However, our fears that no stories would get marked done until near the end of the sprint may have been symptomatic of another problem: our stories were simply too big. Jeff Sutherland notes in his blog post that “to do this, the team needs to have small stories.” If the story is not small enough for each developer to have multiple stories during the sprint, then burning down by points may not work well. I’ve heard Mike Cohn say that on average each developer should have 2-3 stories in an iteration, and I would say that is the minimum needed to make this approach work. I wonder if a slightly smaller breakdown so that everyone has 4-5 stories would probably work even better.
Both approaches have a lot of merit to them however, and so why not do both? I realized this was an option when I attended an Agile Richmond talk recently, given by Guy Beaver, co-author of “Lean Agile Software Development”
Guy described using both charts on the same projects, in what he called an “Agile V” burndown configuration. Basically you put a burndown of hours on the left, and a burnup of story points on the right. Ideally as your hours burndown goes to zero and your points burnup goes to 100% complete, you get a rough V shape at the end. Some teams have even superimposed the two charts on one plot (using both an hours and points scale on the y-axis), to get an “Agile X” shape in their burndowns/burnups.
Image from this post by Guy Beaver on Agile Journal
You can see a post from Guy on this topic here, where he describes how this approach results in an “Agile-V Scorecard.” I particularly like how he describes that this approach has benefits for a new team to help them keep focus on delivering value. He also describes how for a mature team, this approach allows them to realize early in an iteration when enough stories aren’t being delivered (you should be able to knock out a couple early in the sprint), and therefore some obstacles must exist that need to be removed.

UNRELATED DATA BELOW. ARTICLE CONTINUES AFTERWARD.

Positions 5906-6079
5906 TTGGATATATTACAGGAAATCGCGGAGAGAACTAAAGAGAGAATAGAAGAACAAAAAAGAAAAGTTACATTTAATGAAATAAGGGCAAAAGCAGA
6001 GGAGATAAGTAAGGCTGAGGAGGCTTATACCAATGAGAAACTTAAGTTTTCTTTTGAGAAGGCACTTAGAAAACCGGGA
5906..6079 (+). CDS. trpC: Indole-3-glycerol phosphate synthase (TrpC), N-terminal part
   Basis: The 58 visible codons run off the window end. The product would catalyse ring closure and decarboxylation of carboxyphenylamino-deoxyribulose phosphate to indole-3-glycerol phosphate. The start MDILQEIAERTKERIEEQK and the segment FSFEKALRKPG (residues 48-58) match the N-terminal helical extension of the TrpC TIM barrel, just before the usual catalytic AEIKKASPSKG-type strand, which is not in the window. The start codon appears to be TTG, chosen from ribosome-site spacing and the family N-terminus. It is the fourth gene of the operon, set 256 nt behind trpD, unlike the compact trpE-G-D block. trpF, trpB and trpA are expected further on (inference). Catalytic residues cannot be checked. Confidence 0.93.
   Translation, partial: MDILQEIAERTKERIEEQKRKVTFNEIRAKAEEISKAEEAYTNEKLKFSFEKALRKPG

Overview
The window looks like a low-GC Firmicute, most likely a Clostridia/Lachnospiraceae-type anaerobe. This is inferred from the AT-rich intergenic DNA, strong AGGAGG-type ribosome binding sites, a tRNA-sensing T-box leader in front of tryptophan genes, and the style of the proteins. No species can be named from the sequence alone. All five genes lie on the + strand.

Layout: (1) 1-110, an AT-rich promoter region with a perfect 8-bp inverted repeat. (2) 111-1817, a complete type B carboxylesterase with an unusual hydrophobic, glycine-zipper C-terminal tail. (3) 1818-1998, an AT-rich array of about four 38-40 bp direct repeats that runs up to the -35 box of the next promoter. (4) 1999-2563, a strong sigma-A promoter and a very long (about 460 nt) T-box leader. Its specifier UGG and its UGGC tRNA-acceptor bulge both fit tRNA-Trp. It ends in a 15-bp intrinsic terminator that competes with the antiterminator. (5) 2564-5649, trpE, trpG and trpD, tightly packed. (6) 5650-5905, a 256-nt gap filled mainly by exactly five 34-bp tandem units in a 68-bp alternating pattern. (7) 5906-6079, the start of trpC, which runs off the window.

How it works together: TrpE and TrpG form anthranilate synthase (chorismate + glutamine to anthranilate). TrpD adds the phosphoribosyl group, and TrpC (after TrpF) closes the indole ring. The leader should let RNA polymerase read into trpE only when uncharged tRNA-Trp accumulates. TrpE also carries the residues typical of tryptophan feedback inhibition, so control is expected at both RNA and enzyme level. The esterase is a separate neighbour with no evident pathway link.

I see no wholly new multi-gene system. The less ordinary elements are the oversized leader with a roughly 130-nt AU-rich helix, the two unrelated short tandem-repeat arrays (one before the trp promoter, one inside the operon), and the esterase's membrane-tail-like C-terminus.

I like this idea, since it combines the best of both worlds. As long as you are not adding a lot of overhead in asking developers to both re-estimate their hours remaining on a daily basis, as well as track when a story is “done”, then it seems like a good path to try. If you combine it with my range estimation techniques on the burndown, then you are getting the benefit of the conservative estimation techniques, as well as the “focus on completion” of the burnup. Those are mutually beneficial strategies to follow.
There are even additional benefits that such a combined approach may encourage. As one commenter on this forum post notes, “with this combination you can detect multi-tasking.” If the burndown of hours is progressing fine, but no completed stories are reflected on the story point burnup, then the team may be multitasking between stories too much. So having both charts will encourage the team to follow good lean and kanban practices of limiting the work in progress, and just getting things done.
In this particular project I mentioned at the beginning, after some discussion we ultimately decided to stick with the hours burndown rather than switch to the points burndown. Only one team member wanted the switch, and we were reluctant to change directions mid-project. But it was a good discussion and it got me thinking about how to address both sets of valid concerns.
After hearing Guy’s talk and doing more research, I think the next time I’m in that situation I will not allow it to be a choice of one or the other. Doing both may offer significant benefits and I’m curious to try it out.